Trump announced in a tweet on Monday that he will deliver his address at 9 p.m. ET on Tuesday. In his tweet, the president characterized the situation on the border as a “national security crisis.”
Four hours later, none of the major networks had announced whether they would air the address. Network newsrooms were abuzz with speculation about what the broadcasters would decide.
Presidents have been using Oval Offices addresses on broadcast networks to make big announcements for decades. But the networks sometimes resist requests for air time for a variety of reasons, including the perceived urgency of the subject and the popularity of the shows that would be interrupted.
With Trump, there are other factors to consider, including his record of deception and his tendency to ramble off script in long speeches.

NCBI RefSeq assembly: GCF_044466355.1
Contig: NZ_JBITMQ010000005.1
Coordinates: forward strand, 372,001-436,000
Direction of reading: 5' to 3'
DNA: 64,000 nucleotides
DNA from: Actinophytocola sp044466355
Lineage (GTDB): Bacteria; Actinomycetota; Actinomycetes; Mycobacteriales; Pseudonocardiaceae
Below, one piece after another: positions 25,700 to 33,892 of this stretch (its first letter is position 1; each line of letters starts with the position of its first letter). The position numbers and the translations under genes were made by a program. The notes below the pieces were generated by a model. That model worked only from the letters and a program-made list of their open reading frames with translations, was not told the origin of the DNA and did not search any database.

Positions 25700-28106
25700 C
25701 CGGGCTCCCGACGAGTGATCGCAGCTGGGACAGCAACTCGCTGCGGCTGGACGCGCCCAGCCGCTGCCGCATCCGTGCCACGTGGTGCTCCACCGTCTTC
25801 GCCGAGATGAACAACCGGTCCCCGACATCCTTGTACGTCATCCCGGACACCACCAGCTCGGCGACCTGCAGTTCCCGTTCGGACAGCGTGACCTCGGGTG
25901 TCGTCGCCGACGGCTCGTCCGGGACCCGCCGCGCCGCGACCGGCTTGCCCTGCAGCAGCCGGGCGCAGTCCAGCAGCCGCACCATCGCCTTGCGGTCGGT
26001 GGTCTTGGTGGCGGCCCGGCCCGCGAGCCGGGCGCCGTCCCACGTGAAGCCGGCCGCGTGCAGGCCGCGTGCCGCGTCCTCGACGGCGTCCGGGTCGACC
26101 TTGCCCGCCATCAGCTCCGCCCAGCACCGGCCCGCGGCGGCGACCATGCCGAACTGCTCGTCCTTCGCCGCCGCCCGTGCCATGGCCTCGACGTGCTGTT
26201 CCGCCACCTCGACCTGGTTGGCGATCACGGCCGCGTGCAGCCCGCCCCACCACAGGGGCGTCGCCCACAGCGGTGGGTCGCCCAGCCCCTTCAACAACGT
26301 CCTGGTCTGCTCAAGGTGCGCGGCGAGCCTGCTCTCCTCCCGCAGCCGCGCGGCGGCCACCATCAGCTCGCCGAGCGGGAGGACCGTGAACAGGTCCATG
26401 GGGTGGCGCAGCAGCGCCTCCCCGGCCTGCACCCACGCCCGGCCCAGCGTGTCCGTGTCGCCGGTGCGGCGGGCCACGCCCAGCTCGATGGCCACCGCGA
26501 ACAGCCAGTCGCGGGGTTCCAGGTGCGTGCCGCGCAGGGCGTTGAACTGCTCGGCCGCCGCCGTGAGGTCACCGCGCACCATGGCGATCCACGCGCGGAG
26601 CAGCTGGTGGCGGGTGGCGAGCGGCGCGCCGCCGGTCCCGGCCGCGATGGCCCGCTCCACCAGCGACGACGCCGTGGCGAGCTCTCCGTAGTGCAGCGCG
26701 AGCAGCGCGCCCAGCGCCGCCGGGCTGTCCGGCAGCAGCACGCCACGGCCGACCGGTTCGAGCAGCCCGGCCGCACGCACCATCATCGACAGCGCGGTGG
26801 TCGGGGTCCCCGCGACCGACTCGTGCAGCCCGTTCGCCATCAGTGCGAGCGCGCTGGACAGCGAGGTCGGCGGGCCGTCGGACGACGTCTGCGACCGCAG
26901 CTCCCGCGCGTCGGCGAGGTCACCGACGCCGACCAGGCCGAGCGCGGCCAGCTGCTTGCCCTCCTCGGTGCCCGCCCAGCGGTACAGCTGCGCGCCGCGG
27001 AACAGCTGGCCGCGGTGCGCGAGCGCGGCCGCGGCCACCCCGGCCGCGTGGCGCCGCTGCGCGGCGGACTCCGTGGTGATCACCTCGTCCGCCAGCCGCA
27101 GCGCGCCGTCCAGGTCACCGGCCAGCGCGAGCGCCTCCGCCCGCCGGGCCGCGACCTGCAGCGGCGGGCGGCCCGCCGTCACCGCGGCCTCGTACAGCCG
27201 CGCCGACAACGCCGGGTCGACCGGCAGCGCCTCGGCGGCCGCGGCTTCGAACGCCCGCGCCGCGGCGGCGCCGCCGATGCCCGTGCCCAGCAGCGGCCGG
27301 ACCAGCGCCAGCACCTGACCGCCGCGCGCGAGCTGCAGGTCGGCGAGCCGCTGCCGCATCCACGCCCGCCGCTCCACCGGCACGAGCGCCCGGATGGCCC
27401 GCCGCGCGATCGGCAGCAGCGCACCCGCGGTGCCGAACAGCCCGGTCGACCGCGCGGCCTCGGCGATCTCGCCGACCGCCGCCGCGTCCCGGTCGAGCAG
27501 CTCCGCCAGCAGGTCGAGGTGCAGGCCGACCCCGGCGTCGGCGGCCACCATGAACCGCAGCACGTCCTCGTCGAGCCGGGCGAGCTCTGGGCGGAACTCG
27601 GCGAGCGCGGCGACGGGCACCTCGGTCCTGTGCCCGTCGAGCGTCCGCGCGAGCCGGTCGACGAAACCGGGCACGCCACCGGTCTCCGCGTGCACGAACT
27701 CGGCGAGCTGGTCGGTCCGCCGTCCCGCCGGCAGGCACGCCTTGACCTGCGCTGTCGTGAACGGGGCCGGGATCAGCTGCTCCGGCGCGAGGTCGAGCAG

Many Trump critics posted messages on social media urging the networks not to air an address that could be filled with falsehoods. Some said that a prominent Democrat should be given equal time. It is unclear if any sort of Democratic rebuttal is in the works.
Spokespeople for ABC, CBS, NBC, the Fox broadcast network, and PBS either declined to comment or said they would comment at a later time.
One of the TV executives who spoke to CNN Business confirmed that the White House had requested time for the speech, as is customary in the relationship between a president and the press.
“Time has been requested for 9 p.m. Networks are deliberating,” the network executive said.
Trump is almost certain to go ahead with the address regardless of what the broadcast networks do.
Spokespeople for CNN and Fox News said their networks would air the address. A spokesman for MSNBC said the channel’s coverage plans were “still being discussed.” It would be highly unusual for the cable news networks not to air a presidential prime time address.
Trump’s Monday request for networks to air his speech touched on a number of debates that have been raging in journalism since his ascension to the Oval Office. Among them: Should his fact-free speeches be aired live? What kind of fact-checking methods should networks employ?